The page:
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Drivers of reef shark abundance and biomass in the Solomon Islands

  • Jordan S. Goetze ,

    Roles Conceptualization, Formal analysis, Investigation, Methodology, Resources, Writing – original draft, Writing – review & editing

    Affiliations Department of Environment and Agriculture, Curtin University, Bentley Campus, Western Australia, Australia, Marine Program, Wildlife Conservation Society, Bronx, New York, United States of America

  • Tim J. Langlois,

    Roles Formal analysis, Resources, Writing – review & editing

    Affiliation The UWA Oceans Institute and School of Biological Sciences (M470), Faculty of Science, The University of Western Australia, Crawley, Western Australia, Australia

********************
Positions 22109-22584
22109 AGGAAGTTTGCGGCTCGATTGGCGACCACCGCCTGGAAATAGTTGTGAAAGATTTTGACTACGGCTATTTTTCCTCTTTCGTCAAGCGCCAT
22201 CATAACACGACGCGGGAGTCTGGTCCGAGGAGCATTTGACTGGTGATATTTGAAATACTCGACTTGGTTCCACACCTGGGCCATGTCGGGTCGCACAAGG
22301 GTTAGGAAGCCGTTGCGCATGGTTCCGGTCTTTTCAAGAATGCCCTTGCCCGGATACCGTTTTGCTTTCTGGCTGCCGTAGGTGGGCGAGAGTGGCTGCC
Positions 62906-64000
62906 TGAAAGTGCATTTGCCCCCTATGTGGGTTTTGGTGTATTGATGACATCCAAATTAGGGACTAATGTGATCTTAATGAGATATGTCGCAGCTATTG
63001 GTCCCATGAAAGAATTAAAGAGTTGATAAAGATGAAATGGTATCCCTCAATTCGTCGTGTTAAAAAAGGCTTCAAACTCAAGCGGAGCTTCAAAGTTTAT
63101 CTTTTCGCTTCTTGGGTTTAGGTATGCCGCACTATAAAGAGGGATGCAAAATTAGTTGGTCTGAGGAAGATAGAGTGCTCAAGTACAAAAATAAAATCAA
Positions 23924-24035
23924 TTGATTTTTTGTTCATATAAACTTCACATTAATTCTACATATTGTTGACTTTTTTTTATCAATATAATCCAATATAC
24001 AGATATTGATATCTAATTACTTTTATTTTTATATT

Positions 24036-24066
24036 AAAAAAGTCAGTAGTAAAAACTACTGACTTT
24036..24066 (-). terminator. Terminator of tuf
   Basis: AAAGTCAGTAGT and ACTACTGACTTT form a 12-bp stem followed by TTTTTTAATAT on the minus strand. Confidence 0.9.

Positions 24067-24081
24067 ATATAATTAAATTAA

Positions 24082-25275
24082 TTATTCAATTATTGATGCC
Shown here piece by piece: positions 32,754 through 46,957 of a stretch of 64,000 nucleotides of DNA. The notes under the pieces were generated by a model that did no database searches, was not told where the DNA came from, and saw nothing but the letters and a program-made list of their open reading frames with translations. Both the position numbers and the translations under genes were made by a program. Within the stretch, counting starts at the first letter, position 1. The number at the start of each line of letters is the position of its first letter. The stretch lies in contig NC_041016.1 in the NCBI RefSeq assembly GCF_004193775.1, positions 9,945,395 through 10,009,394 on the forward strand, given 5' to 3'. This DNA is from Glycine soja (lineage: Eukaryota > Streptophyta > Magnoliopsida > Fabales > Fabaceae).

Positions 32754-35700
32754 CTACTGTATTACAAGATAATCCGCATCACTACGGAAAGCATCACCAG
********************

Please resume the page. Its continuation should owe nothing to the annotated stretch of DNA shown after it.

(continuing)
• Joe McCarter,

    Roles Investigation, Methodology, Resources, Writing – review & editing

    Affiliations Center for Biodiversity and Conservation, American Museum of Natural History, New York, United States of America, Wildlife Conservation Society, Melanesia Regional Program, Suva, Fiji

  • Colin A. Simpfendorfer,

    Roles Conceptualization, Funding acquisition, Writing – review & editing

    Affiliation Centre for Sustainable Tropical Fisheries & Aquaculture, and College of Marine and Environmental Sciences, James Cook University, Townsville, Queensland, Australia

  • Alec Hughes,

    Roles Investigation, Methodology, Writing – review & editing

    Affiliations Wildlife Conservation Society, Melanesia Regional Program, Suva, Fiji, Coastal and Marine Management, Munda, Solomon Islands

  • Jacob Tingo Leve,

    Roles Investigation, Methodology, Writing – original draft

    Affiliation Wildlife Conservation Society, Melanesia Regional Program, Suva, Fiji

  • Stacy D. Jupiter

    Roles Conceptualization, Funding acquisition, Investigation, Project administration, Resources, Writing – review & editing

    Affiliation Wildlife Conservation Society, Melanesia Regional Program, Suva, Fiji

Drivers of reef shark abundance and biomass in the Solomon Islands

  • Jordan S. Goetze, 
  • Tim J. Langlois,